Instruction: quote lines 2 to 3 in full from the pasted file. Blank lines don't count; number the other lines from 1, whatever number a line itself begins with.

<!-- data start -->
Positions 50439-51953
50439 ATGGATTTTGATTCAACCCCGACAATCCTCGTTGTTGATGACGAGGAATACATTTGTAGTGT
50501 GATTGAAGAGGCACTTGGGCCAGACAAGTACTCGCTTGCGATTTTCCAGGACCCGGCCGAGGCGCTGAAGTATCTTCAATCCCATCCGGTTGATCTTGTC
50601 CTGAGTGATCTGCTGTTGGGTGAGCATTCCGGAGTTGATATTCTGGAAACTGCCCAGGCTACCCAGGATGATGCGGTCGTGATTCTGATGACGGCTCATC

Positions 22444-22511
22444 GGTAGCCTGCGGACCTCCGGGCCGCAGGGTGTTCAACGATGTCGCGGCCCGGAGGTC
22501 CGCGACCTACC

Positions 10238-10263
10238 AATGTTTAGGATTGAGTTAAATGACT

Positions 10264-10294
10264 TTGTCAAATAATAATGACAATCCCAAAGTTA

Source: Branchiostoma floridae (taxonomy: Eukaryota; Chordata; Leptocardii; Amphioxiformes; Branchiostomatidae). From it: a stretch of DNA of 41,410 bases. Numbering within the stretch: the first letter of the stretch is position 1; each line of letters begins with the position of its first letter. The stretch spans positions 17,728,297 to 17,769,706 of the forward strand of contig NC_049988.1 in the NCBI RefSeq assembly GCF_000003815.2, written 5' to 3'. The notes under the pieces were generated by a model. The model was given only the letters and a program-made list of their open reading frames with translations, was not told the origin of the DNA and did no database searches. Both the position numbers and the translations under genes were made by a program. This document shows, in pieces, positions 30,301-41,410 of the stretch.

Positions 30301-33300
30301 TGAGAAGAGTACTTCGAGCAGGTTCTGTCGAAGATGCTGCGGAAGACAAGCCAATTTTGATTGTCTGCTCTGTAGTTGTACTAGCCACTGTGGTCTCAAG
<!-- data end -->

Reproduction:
50439 ATGGATTTTGATTCAACCCCGACAATCCTCGTTGTTGATGACGAGGAATACATTTGTAGTGT
50501 GATTGAAGAGGCACTTGGGCCAGACAAGTACTCGCTTGCGATTTTCCAGGACCCGGCCGAGGCGCTGAAGTATCTTCAATCCCATCCGGTTGATCTTGTC